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Raoul Björkenheim ECsTaSy: Out of the Blue

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Critics have heaped lavish praise on guitarist Raoul Björkenheim’s curious brand of improvised jazz, and understandably so, even if commonly drawn parallels (Ayler, Coleman, Coltrane, Mahavishnu, Hendrix, Fela, et al.) only serve to underscore the audacious yet ultimately elusive nature of his music. Out of the Blue, the second recording by his stellar Finnish quartet eCsTaSy, will help burnish the band’s growing reputation for creative synthesis and spontaneity.

For more than five years now, Björkenheim has fruitfully collaborated with eCsTaSy’s renowned drummer Markku Ounaskari, bassist Jori Huhtala and saxophonist Pauli Lyytinen, while exploring a multidimensional sound that embraces expansive soundscapes, Nordic/noirish vignettes and jarringly kinetic interludes (and that’s the short list). On this session, nothing is more engaging than “Quintrille,” with its sleek harmonies, bluesy phrasing, impassioned soprano sax and ebullient rhythms, or as profoundly Zen as “A Fly in the House of Love,” an excursion resonating with exotic tones and colors. The Hendrix connection comes into sharp focus on “Uptown,” before Björkenheim yields the floor to Lyytinen, who engages in some muscular sparring with the ever-resourceful Ounaskari.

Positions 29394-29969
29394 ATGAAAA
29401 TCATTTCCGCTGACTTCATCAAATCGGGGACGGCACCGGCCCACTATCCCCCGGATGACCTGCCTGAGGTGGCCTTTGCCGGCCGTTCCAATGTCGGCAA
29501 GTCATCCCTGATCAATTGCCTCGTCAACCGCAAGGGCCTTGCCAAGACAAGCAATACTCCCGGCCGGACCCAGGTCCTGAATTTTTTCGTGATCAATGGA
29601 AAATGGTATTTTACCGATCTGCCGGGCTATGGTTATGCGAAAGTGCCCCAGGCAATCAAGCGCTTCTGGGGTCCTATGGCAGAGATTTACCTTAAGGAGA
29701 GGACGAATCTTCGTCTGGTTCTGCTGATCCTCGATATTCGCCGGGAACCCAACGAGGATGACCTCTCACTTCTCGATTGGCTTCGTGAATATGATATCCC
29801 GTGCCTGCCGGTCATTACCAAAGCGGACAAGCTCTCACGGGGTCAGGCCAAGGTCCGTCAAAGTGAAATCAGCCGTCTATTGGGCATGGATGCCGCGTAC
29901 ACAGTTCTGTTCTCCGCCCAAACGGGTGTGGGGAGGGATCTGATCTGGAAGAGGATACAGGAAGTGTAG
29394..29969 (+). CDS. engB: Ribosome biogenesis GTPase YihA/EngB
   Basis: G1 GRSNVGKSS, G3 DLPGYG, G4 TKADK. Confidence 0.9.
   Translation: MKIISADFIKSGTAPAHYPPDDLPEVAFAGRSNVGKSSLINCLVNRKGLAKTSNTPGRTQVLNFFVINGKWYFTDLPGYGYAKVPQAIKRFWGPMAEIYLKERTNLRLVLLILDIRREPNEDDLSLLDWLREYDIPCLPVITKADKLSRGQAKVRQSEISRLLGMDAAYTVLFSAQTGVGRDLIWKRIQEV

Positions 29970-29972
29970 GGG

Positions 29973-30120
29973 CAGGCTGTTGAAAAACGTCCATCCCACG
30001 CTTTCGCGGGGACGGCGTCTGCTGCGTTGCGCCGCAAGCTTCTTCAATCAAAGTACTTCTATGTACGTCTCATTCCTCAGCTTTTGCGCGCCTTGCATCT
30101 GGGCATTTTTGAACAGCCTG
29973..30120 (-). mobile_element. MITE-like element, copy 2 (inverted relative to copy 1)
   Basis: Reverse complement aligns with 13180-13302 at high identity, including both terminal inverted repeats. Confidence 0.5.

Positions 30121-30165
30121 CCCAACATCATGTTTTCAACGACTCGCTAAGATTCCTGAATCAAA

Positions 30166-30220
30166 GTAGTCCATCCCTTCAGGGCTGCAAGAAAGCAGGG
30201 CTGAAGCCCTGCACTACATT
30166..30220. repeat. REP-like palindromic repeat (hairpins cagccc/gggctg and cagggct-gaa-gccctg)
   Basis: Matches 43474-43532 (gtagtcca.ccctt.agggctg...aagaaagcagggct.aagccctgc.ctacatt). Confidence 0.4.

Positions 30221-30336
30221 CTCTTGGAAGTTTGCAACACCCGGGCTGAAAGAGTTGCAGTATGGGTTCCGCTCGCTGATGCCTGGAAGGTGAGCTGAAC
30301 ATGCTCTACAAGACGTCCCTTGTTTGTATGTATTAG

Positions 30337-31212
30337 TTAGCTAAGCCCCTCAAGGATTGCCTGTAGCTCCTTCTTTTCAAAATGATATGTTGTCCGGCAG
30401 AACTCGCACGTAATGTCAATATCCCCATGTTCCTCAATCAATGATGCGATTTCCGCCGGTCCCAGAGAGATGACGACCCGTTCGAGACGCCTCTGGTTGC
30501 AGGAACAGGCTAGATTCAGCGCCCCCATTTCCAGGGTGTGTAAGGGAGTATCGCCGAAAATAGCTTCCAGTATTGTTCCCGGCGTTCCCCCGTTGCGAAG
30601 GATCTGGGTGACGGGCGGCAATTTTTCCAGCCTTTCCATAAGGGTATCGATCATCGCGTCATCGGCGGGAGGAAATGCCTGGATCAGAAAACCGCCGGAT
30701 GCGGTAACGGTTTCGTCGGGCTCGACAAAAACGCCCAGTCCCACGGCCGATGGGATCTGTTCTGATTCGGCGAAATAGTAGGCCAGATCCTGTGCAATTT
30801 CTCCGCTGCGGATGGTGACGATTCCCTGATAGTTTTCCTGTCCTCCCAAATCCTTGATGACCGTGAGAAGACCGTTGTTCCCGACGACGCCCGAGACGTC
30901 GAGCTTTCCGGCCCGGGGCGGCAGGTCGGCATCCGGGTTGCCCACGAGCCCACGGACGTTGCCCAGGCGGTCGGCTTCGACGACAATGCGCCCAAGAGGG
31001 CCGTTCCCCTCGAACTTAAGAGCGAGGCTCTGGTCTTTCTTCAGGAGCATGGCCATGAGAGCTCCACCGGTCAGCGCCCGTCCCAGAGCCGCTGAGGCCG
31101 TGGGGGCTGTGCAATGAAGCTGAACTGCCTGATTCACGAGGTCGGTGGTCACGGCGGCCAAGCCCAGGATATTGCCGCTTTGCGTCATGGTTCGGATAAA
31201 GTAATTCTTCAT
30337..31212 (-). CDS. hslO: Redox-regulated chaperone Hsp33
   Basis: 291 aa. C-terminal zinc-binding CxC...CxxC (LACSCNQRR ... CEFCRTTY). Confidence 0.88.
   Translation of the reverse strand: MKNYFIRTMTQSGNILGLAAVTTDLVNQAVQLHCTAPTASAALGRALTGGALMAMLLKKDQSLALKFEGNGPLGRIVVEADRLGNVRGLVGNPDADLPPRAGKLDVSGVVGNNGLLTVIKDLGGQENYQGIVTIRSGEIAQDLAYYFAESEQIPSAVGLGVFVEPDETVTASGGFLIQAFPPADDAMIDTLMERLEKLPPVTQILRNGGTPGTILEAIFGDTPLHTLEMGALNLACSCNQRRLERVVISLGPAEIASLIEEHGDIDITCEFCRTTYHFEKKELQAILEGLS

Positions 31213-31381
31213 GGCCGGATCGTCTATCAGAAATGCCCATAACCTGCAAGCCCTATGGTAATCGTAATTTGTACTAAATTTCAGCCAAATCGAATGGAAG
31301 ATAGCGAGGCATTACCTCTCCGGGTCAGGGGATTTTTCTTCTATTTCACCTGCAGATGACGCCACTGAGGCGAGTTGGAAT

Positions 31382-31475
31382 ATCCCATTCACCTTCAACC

Another highlight, and another dramatic shift in mood, comes when the ensemble threatens to derail “Roller Coaster” with high-pitched interplay and high-spirited propulsion. A full account of the album’s rewards, though, demands close scrutiny: Out of the Blue is clearly the sort of recording that offers new discoveries and fresh perspectives with each spin.

Originally Published